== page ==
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Private diary entries not meant for public consumption

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Edited by Jonathan Vernon, Tuesday, 20 Mar 2012, 04:50

This is a quote in Ian Kershaw's 'The End' (2011) of all things regarding one of many diaries he read researching the downfall of Germany in the final year of The Second World War.

It expresses for me what was or came to be an early perception of the 'online journal' (as they were called before web-log, then 'blog' came along).

I  started to put my diary online in 1999.

I even copied out passages in notebooks that went back a further 20 years. It was an online diary to begin with, even a form of publishing. It morphed into other things as readers and other regular writers emerged.

The reality of 2011 is that this blank space is whatever you want it to be and whatever others make of it: a soap box, a survey, a statement, a chapter of a book, song lyrics, snaps, charts, gobble-de-gook.

The enigma of the private diary uncovered was the sense that this was the truth, how someone thought and behaved.

Today some of us, though not in this space, chose to reveal everything we can regarding what it means to be human. There was an element of 'exposure' but this, what I read in 2000, 2001, 2002, became the appeal and attraction, particularly to many isolated, even depressed people who discovered they weren't alone.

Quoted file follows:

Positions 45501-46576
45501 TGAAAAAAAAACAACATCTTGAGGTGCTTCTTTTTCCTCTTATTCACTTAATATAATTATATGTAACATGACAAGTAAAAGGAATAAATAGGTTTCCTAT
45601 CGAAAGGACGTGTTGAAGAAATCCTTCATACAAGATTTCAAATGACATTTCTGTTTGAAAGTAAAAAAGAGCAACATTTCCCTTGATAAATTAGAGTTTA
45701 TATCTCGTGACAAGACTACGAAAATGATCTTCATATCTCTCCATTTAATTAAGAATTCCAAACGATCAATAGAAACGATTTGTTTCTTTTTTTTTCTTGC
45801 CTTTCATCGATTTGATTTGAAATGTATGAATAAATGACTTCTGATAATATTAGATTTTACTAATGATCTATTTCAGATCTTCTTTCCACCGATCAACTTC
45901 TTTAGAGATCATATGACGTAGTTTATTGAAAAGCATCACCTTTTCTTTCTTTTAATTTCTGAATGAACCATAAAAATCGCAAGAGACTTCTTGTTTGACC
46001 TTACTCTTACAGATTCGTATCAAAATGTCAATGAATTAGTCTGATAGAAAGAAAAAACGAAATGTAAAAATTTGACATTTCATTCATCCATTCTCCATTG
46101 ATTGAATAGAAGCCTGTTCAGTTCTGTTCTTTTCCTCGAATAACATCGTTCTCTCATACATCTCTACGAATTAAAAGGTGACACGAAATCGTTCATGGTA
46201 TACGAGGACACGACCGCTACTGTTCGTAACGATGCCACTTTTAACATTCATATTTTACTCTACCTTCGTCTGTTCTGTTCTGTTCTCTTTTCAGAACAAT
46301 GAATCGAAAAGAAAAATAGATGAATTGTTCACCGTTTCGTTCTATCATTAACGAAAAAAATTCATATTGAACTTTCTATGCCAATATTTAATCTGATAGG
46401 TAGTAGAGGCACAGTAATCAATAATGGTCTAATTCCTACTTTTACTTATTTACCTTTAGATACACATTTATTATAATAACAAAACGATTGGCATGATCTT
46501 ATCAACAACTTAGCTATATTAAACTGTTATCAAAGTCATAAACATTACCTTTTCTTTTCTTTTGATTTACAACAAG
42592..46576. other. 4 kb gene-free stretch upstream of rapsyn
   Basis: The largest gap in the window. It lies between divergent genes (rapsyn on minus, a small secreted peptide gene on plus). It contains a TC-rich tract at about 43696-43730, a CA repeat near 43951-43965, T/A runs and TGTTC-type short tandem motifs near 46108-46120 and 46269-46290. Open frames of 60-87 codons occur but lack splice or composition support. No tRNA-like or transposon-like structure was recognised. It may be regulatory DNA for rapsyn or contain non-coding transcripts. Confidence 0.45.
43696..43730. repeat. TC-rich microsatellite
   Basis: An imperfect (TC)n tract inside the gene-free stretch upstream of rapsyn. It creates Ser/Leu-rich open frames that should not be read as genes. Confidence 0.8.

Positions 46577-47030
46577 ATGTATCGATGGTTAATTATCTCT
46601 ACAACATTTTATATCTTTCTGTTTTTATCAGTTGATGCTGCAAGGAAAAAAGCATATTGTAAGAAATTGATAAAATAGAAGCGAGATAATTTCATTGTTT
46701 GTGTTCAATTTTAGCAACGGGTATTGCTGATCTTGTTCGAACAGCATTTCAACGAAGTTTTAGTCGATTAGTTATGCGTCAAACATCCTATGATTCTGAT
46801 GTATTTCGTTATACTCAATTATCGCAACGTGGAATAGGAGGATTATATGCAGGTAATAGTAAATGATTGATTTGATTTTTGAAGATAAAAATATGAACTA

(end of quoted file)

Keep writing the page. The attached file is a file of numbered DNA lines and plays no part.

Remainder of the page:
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This isn't a blog, it is electronic paper.

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OK you can't do origami with it but platforms such as Blogger, LiveJournal, Wordpress, and even one of the originals, Diaryland, let you do so much. They can be a secret diary, just click private, or they can be a forum, self-publishing, an ePortfolio, a gallery for photos (or video), even a shared 'wiki-like' collaboration.
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Academic paper on blogging

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Birds of a Feather: How personality influences blog writing and reading. (2010) Jami Li and Mark Chignell. Science Direct. International Journal of Human-Computer Studies 68 (2010) 589-602  
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Why do you blog? What will keep you going?